Malawi health service ailing from brain drain

For Malawian nurse Hilda Maganga, the financial pull of a spell in a ward in Britain is close to overwhelming her desire to tend to patients in her Aids-stricken and impoverished homeland.

“I would like to do a two-year stint in the United Kingdom, make my money and come back to retire for good,” says the 54-year-old as she contemplates joining the brain drain of Malawian health professionals.

Official figures show about 120 registered nurses have migrated to Britain and the United States alone every year in the last decade, with the Health Ministry unable to even begin to match the wages on offer abroad.

With 14% of the country’s 12-million population infected with HIV, the demands on the health service are as great as at any stage in the former British colony’s history since independence in 1964.

While the World Health Organisation recommends health services should employ a minimum of 100 nurses and 20 doctors per 100 000 people, Malawi currently has only 56,4 nurses and two doctors for every 100 000 potential patients.

The figure is in sharp contrast, not just to the West, but to other countries in the region as well. Wealthier South Africa, for example, has 393 nurses and 74,3 doctors for every 100 000 people.

Dorothy Ng’oma, executive director of National Organisation of Nurses and Midwives of Malawi, said there was no hiding from the impact of the shortages.

“The situation is very bad, it’s a crisis,” she said. “The shortage of nurses in particular is very acute, with one nurse handling over 100 very sick patients in most hospital wards.”

“We have only 3 000 nurses on register for a population of 12-million ...
It’s a heavy burden on them when they have to deal with various infectious diseases like HIV and Aids, tuberculosis and malaria.”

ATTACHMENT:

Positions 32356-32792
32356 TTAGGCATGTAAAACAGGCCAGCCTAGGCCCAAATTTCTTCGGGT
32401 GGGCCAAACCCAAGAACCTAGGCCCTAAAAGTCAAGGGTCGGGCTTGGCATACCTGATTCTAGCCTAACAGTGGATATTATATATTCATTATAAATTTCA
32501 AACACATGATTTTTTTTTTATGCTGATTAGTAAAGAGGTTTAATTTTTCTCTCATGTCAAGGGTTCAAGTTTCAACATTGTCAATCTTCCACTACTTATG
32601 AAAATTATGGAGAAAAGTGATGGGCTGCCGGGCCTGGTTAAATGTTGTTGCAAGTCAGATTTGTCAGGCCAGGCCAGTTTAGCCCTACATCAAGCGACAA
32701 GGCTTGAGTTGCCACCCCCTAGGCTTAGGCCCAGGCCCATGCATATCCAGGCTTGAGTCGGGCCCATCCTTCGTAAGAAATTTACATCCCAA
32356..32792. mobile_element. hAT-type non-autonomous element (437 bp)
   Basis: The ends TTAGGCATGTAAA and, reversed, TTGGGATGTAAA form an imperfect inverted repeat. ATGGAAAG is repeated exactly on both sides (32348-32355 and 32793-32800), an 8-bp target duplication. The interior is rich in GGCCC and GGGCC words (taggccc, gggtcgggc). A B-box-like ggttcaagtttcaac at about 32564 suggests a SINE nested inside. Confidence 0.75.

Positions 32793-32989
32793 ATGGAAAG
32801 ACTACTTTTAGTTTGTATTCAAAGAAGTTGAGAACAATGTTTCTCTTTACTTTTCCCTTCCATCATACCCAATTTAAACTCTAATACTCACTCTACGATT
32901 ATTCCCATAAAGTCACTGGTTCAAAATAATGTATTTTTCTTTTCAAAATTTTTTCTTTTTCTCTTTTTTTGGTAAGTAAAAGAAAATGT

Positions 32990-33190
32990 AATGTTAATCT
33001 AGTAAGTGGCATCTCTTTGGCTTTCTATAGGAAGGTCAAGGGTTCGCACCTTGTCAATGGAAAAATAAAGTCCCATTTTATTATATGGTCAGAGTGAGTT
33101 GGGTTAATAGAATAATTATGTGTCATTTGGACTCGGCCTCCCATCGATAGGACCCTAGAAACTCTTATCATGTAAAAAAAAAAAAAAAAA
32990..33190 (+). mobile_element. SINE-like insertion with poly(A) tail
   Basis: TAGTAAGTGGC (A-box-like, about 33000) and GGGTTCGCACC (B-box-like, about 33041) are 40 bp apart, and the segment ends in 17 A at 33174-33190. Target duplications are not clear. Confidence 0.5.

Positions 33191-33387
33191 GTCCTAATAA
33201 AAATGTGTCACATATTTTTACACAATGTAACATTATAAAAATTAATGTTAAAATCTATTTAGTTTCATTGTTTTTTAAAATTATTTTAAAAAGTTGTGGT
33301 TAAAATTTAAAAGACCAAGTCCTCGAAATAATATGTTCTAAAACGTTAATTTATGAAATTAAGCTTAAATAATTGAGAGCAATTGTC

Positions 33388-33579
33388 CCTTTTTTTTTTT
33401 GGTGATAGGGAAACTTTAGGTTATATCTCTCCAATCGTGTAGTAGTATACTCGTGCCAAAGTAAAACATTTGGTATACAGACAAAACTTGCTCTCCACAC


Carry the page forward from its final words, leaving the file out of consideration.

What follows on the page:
Officials say half of 70 doctors sent abroad for specialist training have not returned home after completing their studies in the last five years, often lured by better salaries.

The vacancy rate for nurses in rural areas—where the majority of people live—is 60%, according to a 2006 survey by the Ministry of Health.

According to the volunteer group Médécins Sans Frontières (MSF), staff shortages are most severe in the southern districts of Thyolo and Chiradzulu, where the number of nurses working at the main hospital has fallen from 50 to 28 in the last year alone.

“The situation is dramatic and constitutes in our eyes an acute emergency that is still widely underestimated,” Ulrike von Pilar, MSF’s head of mission in Malawi, wrote in a recent activity report.

Health workers are “overwhelmed, overworked and exhausted”, the report added, citing a single medical assistant in Thyolo who sees 200 patients a day.

In a bid to counter the shortages, Malawi launched an emergency plan three years ago, which saw health workers receive an average 52% pay rise thanks to a $236-million fund bankrolled by donors such as Britain.

A junior doctor now earns $450, while a senior nurse goes home with $300.

The plan also aims to strengthen training capacity, repatriate professionals that left the country and fund recruitment of foreigners.

However, the sums on offer are still a fraction of the cash available in places such as Britain and also fail to address complaints about pensions.

Maganga, who works at the children’s wing of Queen Elizabeth Central Hospital in Blantyre, was recently lured back into nursing as a result of the increased salary but she still feels “short-changed” after pocketing a one-off payment of $1 000 as her pension three years ago.

“It was peanuts when you consider 25 years of service. This is one of the reasons why Malawian nurses have abandoned their posts and flocked to Britain.”

She said the impact of the brain drain could be clearly felt during her shifts at Queen Elizabeth, where she attends to 75 children in one ward.

“We are only two nurses in the ward at a time. Sometimes you are all alone when in the past there could be six of you,” she said.

Health Minister Marjorie Ngaunje acknowledged the health service was struggling at a time when the population was rapidly growing.

“Yes, there are serious problems, but Malawi needs to train 1 000 nurses annually if we want to arrest the situation,” she said.

“The number of nurses we train every year is small. We need to increase intake at our colleges.”

MSF warned that failure to address the situation rapidly could undermine Malawi’s ambitions plans to provide free anti-Aids drugs to 150 000 HIV sufferers by the end of 2008.

“It is evident that the rapid scaling-up of antiretroviral therapy aimed at urgently serving 180 000 Malawians will be limited by non-availability of adequately trained nurses, clinical officers and doctors,” it said.—AFP

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